When evolution is used wrong:
Evolution, it must be said, is fairly reasonable. The evidence is overwhelming; fossil records, contemporary examples of natural selection (see the black and white spotted moths of post-industrial England), similar structures across species, and gene analysis all add to what seems to be a rational explanation of the origin of species.
HOWEVER, what evolution does not do is devalue every element of religion, or even go any particular way to “disproving god” (obviously an irrational approach, given that God is inherently un-refutable).
This leads me to a whole-hearted criticism of Richard Dawkins latest speech given in Vancouver at the Chan center, and more generally his approach toward religion in the world today.
Dawkins organized the speech, and yet decided, instead of bringing in a debate partner, or some opposition, had another famous internet atheist interview him. The conversation was full of self-congratulatory nonsense, like explaining how great his books were, and that they had impacted so many previously stupid religious people who had converted to “humanism”. Let me be very clear; the speech was anti-intellectual at its very base. They laughed at the straw man arguments they would present on behalf of the religious, then fail to adequately respond to those ideas even in their deliberately weakened state.
One question was on the nature of islamophobia, where Dawkins responded with this:
“Islamophobia doesn’t exist. It is a ridiculous claim. Firstly, Islam is not a race, and secondly, if the fundamentals of a religion are completely evil and the effect is ISIS and terrorism, then we can be entirely critical of it”.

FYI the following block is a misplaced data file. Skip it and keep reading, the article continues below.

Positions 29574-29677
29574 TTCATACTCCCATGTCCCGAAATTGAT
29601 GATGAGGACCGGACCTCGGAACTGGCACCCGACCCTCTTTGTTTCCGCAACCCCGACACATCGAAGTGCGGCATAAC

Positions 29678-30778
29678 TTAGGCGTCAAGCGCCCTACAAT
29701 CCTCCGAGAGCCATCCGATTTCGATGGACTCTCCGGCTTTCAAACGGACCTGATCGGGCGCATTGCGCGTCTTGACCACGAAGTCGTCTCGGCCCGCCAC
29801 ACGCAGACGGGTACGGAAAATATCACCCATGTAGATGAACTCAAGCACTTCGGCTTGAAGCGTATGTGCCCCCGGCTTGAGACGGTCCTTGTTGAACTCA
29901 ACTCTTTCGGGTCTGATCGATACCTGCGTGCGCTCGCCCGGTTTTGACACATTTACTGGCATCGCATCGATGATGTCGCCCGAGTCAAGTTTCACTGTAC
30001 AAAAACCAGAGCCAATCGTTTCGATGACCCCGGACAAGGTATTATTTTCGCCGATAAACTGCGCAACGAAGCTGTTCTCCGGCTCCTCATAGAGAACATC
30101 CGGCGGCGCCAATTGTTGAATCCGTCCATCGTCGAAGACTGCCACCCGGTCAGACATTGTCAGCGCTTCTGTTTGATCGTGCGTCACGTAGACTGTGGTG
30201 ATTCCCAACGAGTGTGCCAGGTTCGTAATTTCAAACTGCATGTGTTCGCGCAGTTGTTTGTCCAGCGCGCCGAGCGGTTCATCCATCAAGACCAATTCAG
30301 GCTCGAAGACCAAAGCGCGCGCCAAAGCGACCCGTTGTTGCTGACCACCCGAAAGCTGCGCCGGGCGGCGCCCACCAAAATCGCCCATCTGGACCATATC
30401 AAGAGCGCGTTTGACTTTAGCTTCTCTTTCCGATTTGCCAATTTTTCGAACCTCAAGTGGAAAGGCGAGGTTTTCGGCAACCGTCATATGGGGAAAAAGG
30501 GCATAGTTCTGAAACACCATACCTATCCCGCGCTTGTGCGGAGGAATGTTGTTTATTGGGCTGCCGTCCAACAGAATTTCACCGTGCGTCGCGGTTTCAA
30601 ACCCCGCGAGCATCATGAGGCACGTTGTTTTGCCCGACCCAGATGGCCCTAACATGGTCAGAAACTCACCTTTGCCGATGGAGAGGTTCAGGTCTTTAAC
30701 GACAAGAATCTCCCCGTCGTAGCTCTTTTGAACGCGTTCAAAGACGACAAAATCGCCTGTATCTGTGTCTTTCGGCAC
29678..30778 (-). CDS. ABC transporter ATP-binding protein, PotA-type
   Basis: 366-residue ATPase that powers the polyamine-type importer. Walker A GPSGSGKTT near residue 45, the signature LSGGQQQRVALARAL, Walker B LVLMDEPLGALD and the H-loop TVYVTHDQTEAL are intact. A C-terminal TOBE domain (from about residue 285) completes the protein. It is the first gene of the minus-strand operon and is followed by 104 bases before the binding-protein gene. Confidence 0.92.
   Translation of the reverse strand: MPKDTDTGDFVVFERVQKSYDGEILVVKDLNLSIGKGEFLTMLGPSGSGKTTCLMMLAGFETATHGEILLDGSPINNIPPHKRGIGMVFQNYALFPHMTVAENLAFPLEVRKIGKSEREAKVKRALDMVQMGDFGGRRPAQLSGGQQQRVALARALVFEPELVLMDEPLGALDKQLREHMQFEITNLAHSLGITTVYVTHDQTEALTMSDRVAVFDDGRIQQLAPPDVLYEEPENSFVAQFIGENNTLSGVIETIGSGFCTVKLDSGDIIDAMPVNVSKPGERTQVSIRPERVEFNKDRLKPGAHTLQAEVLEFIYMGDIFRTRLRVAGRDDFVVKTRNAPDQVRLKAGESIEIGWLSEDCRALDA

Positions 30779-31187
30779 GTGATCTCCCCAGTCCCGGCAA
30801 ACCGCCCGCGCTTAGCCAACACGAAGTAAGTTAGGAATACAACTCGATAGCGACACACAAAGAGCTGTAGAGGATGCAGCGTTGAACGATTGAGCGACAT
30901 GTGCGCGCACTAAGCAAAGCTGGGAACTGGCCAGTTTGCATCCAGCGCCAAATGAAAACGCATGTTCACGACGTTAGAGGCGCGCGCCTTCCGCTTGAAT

Well Mr Dawkins, let’s not jump to conclusions. Islamophobia is a word describing a phenomenon where people feel a deep antipathy to people who associate, or even simply seem Islamic. It isn’t controversial to say that anti-Semitism exists, and thus neither is it reasonable to claim that islamophobia can’t exist. It indicates a certain approach toward the religion which is reductive and focuses on the violent and awful aspects, as opposed to the large majority of individuals who practice in a similar way to moderate Christians of the developed world. Where there is a genuine link between the religion and violence, I would postulate instead that this is a product of social and economic climates as opposed to vehement religiosity. Given Islam not existing, I think the middle east would likely be still in turmoil based on a lack of redistributive economic policies, corrupt governments, and rather hot weather (only sort of joking when I say that last one).
Also, at a human level, it’s never nice or useful to figurate spit in someone’s face, denying any value in what they find an important aspect of their life. If my roommate wants to go about believing in a God as an invisible means of support, and it stops him doing too many drugs or stealing things, then that sounds great to me. It would be counterproductive and absurd for me to tell him he is an idiot, and I would lose a friend. So, Dawkins, here is my contention; I can have a conversation with my roommate about God- an argument, even- and end it without him hating me. You, Sir, cannot. You are deliberately inflammatory, to the same level as a religious zealot. You create divisions and delineations amongst people, you deny people the ability to govern their own beliefs, and you take away an element of hope and love in their life.
So, evolution is not, indeed, any particular proof against God, and even if it is, let’s try not to be so rude when we use it to debate.